The potential of the invention for improving public health is immense. “While direct lab-to-market production might not be commercially viable, plans are in motion for broader collaborations. We have identified different partners in order to cover unique regional needs – from ensuring safe drinking water in India to addressing pharmaceutical needs in western markets”, said Dr. Mukherji. The technology has also garnered significant interest from several countries, with inquiries and requests for its manufacturing and utilization, which could open doors to potential licensing opportunities. These developments underscore the substantial intellectual property rights associated with Dr. Mukherji’s work, and its potential for broader impact on a global scale.

(Image: Alexmia/iStock/Getty Images Plus/Getty Images)

Minimizing risk and measuring contamination

Efforts are also being made at a global level to respond to the challenge of AMR. In 2017, the environmental impacts of AMR were recognized by the United Nations Environment Assembly (UNEA-3), the world’s highest-level decision-making body for matters related to the environment, leading up to the publication of a report titled “ Environmental Dimensions of Antimicrobial Resistance”. This report calls for a strengthening of environmental action within the One Health response to AMR, and recognizes that human, animal, and environmental health are inextricably linked, meaning that the environment and environmental pollutants play a key role in the development, transmission and spread of AMR.

Responsible Antibiotic Manufacturing Platform (RAMP), for instance, seeks to reduce the spread of AMR due to antibiotics in the environment through the adoption of sustainable monitoring, manufacturing, and procurement practices in India and other parts of the world with a sole focus on evaluating the impact of antibiotic manufacturing on the spread of AMR.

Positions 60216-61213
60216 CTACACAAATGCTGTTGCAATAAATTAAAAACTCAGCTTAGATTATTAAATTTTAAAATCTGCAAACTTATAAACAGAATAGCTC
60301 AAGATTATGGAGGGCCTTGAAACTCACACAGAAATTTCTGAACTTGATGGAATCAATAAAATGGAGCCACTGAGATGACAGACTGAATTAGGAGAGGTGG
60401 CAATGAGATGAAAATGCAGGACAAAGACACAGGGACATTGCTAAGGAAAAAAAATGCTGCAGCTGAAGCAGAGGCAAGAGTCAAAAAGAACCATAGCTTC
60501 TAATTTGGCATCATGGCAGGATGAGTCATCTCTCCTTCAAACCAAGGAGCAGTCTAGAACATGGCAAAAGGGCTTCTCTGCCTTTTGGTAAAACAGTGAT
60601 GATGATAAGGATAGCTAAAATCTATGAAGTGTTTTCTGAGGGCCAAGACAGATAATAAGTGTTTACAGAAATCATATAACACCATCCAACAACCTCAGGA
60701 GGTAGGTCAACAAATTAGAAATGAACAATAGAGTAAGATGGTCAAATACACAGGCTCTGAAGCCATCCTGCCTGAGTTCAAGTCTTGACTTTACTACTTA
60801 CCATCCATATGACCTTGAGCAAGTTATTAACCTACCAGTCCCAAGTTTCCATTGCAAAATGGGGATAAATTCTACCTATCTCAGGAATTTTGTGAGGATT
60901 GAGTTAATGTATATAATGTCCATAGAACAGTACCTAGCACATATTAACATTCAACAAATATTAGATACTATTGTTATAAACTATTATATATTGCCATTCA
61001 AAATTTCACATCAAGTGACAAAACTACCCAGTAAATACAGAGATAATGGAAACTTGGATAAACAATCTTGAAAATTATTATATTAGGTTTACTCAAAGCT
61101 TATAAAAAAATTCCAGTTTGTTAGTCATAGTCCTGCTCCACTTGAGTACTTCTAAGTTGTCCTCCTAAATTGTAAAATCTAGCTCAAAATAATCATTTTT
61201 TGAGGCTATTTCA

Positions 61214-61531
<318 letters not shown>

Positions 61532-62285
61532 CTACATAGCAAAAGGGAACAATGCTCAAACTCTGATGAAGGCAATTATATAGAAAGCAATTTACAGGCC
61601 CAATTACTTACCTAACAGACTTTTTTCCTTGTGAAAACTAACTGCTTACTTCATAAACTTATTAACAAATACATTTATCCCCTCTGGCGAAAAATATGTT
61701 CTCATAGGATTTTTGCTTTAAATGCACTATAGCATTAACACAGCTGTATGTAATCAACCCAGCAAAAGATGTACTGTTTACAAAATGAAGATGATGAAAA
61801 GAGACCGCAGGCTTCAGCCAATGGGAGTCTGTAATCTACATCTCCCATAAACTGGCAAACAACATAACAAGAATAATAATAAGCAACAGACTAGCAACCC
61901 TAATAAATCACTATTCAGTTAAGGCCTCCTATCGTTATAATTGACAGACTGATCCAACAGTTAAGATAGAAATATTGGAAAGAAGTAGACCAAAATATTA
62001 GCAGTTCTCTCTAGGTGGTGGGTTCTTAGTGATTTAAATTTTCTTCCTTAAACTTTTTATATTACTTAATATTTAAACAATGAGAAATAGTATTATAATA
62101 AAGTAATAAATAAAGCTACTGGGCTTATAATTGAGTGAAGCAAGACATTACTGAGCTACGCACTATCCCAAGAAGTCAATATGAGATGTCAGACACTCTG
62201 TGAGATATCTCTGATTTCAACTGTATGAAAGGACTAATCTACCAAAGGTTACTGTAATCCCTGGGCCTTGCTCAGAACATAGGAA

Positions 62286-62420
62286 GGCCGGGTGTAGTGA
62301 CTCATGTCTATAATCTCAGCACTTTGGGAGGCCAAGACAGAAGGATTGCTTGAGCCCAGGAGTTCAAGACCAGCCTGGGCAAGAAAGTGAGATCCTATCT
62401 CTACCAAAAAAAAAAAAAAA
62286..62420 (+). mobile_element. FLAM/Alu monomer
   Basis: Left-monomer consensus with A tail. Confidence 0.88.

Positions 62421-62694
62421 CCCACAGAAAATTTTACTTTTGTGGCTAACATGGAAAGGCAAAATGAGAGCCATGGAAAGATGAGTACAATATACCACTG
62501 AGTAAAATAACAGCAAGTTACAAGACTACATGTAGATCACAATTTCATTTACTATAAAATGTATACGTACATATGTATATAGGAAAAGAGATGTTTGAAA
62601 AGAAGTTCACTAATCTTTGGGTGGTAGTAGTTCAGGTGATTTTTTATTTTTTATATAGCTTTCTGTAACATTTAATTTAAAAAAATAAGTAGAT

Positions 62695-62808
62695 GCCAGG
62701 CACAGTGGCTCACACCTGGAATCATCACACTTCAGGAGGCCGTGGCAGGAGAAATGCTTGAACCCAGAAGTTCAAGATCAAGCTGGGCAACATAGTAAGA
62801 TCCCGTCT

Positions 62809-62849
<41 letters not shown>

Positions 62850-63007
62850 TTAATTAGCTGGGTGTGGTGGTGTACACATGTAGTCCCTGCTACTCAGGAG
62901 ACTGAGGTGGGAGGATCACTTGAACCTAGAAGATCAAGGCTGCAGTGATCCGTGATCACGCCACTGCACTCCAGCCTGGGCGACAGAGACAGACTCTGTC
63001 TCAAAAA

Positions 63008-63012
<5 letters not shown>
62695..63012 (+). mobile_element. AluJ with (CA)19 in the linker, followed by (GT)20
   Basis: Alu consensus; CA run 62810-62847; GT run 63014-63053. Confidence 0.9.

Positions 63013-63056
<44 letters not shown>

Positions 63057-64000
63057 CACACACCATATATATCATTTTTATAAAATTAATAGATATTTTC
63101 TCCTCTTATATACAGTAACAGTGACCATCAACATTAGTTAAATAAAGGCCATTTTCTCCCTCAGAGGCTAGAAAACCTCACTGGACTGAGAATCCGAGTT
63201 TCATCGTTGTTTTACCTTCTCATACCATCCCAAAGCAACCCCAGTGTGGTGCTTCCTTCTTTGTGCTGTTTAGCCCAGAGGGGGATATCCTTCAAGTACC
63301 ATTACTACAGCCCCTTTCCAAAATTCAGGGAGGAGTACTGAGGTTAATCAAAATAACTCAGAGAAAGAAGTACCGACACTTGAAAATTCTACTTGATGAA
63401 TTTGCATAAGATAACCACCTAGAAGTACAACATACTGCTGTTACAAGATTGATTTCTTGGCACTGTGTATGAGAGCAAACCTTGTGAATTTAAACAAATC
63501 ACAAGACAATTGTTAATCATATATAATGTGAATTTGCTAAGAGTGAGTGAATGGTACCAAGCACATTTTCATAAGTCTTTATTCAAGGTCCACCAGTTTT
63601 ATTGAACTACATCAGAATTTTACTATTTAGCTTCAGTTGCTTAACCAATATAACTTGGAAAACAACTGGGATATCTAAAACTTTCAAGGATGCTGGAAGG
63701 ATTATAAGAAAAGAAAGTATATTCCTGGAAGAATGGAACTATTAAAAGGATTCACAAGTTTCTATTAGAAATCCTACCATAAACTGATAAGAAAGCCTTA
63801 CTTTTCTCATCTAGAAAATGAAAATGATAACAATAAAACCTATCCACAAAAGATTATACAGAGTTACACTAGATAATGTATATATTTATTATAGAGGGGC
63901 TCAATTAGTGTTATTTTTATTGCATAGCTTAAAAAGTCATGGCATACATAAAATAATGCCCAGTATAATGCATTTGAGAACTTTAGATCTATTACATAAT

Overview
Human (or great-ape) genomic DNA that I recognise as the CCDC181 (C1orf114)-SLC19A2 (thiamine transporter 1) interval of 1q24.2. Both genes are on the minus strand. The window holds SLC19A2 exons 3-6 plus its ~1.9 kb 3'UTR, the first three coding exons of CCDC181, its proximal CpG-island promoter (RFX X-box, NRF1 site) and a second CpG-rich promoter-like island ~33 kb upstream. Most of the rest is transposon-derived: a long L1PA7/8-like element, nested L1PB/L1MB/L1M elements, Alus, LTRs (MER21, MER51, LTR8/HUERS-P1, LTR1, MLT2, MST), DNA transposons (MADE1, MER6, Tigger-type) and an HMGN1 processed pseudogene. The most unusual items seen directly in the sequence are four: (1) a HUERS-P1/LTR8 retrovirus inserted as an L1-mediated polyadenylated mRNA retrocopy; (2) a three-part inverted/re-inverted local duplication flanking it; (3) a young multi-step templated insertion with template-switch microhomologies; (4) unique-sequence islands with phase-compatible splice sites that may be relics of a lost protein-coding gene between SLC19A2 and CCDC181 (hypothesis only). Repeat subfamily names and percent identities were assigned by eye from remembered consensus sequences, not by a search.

In 2022, the AMR Industry Alliance (AMRIA) developed an Antibiotic Manufacturing Standard that outlines a risk-based strategy for evaluating and managing the waste streams associated with the manufacturing of antibiotics. AMRIA brings together over 100 biotech, diagnostics and pharma companies and their local suppliers to promote sustainable antibiotic manufacturing practices across the entire life sciences manufacturing and procurement value chain.

The multifaceted challenge of AMR encompasses human health, animal well-being, and the delicate balance of our environment. Innovative water monitoring technologies, such as those pioneered by Dr. Soumyo Mukherji, are instrumental in understanding and combating AMR’s environmental impact. Their underpinning intellectual property presents a bridge to progress, offering potential solutions with global implications.